Richard Sherman put it best. As usual.
How much of the outspoken, often dead-on All-Pro cornerback felt this Seahawks win should have been by, oh, five touchdowns instead of 10 points?
“A lot of me thinks that. It should have been 45-10,” Sherman said inside the visitors’ locker room beneath FedEx Field Monday night. “There was never a point where we were worried.
“I mean, we were in control.”
Of everything but the laundry.
Penalties of all kinds negated three touchdowns by Percy Harvin, ruining what could have been a career-high night for the electric wide receiver/runner. He said he hasn’t had a three-TD game since maybe high school in Virginia Beach, Virginia.
“I’ve never seen that,” Sherman said. “I feel bad for Percy. You can’t call back all of his touchdowns.”
Thirteen Seattle flags in all turned what started out as — what should have been — a sprint past Washington into a slog.
But Russell Wilson’s season of remarkable improvisation continued with more spinning scrambles, pirouette throws and record-setting rushing for a quarterback. His 9-yard touchdown pass to rested Marshawn Lynch midway through the fourth quarter — following a fake-field goal run for a first down by punter-holder Jon Ryan — allowed the Seahawks to overcome themselves and win, 27-17, Monday night at FedEx Field.
“Every win is not going to be pretty,” Harvin said, who also lined up as a tailback on left sweeps plus as the kickoff returner that Washington refused to kick to, for far more impact than his line of four catches for 27 yards and two rushes for seven more indicates.
“You are going to have those ugly wins sometimes.”
About the only thing pretty on offense was Wilson. Again.
Among the league’s leaders in passer rating coming in, Wilson finished with 122 yards on 11 rushes. He did spins, roll-outs and sprints past flailing defenders for Washington (1-4) to set Seattle and Monday Night Football records for rushing by a quarterback. Another coolly efficient game by Wilson throwing — 18 completions in 24 attempts for 201 yards and two touchdowns — became almost an afterthought amid all his romping.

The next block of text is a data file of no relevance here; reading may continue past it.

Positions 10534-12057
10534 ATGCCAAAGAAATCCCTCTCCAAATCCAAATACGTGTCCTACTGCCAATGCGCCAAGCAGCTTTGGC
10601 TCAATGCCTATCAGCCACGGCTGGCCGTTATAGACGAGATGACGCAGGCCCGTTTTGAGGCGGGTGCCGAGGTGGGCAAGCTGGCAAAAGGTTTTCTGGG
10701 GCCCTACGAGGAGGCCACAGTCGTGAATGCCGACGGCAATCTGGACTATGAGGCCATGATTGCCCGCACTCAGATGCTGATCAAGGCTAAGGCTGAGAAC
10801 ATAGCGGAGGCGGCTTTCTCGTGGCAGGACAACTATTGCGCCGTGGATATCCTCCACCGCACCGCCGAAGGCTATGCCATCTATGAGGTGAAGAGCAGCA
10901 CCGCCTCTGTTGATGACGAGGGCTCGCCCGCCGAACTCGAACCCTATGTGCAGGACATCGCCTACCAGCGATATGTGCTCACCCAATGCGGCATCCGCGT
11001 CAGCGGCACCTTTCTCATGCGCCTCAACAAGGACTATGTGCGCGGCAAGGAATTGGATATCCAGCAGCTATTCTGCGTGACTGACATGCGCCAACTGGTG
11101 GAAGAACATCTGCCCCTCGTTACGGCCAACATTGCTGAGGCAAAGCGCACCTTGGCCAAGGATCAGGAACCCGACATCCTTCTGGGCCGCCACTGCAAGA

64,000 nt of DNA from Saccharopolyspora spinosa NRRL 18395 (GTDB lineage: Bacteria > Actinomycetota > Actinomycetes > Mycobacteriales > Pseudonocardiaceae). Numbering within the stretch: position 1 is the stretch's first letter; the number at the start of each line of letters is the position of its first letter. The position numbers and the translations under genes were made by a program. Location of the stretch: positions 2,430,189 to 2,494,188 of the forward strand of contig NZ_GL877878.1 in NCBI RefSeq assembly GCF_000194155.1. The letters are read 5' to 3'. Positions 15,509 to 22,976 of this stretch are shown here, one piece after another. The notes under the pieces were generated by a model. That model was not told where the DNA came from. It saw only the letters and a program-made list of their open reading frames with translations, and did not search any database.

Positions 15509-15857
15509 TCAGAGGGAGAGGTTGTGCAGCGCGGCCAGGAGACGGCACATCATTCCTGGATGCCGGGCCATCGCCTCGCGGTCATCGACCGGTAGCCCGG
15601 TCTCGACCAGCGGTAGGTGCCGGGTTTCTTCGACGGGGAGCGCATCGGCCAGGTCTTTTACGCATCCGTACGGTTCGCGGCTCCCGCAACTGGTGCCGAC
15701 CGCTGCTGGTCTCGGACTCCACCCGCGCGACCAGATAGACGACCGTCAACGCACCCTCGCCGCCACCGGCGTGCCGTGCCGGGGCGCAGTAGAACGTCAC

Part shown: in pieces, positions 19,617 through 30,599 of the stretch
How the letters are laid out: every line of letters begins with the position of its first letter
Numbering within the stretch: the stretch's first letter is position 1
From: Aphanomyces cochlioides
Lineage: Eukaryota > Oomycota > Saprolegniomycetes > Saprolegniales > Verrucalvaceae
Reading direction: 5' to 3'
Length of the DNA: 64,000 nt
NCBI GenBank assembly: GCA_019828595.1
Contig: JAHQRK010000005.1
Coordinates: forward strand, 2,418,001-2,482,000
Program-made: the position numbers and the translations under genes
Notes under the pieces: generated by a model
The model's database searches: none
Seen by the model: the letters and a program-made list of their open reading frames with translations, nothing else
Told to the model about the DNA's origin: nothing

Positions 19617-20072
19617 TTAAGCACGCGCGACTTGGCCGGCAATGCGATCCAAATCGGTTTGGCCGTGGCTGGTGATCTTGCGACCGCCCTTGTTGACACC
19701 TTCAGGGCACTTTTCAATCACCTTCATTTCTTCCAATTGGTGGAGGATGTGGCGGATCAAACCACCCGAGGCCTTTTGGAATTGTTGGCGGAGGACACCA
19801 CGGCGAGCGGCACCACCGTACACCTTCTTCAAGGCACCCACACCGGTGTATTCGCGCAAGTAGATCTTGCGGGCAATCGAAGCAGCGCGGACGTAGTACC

“Russell just had a phenomenal game,” coach Pete Carroll said. “This is the guy we’ve been winning with.”
As Sherman noted, it was far more difficult for the Super Bowl champions than it should have been.
The outcome that seemed to certain when the Seahawks took a 10-0 lead early wasn’t finalized until Steven Hauschka’s 43-yard field goal with 21 seconds remaining. That came after Carroll called a most-timely timeout just before the snap, just before Hauschka missed wide on a cancelled try.
The Seahawks gained 403 yards — 225 of that on the ground — despite not being able to get out of its own way with all the false starts and holding penalties.
“Yeah, it could have been a really big night for us,” Carroll said.
Yet the bottom line: The Seahawks (3-1) moved into a tie atop the NFC West with Arizona, which is now on its third quarterback after injuries to Carson Palmer and Drew Stanton.
Seattle and its suddenly thudding run defense held Washington to a mere 32 yards on 17 runs Monday. Sunday, it hosts Dallas (4-1) and NFL rushing leader DeMarco Murray at CenturyLink Field.
“I can’t wait,” middle linebacker Bobby Wagner said.
The Seahawks gained 242 of the game’s first 269 yards. They scored six touchdowns, but only three counted after costly penalties from offensive lineman James Carpenter and a false start on a head-bob by Harvin nullified scores.
Harvin also had a long touchdown pass from Wilson in the fourth quarter called back by an unnecessary roughness foul on Carpenter after he had pinned his defender to the ground in pass protection.
That created a first-and-25 — yet Wilson and Lynch overcame that on a drive that ended with their connection for the key touchdown that made it 24-10 with just over six minutes to go.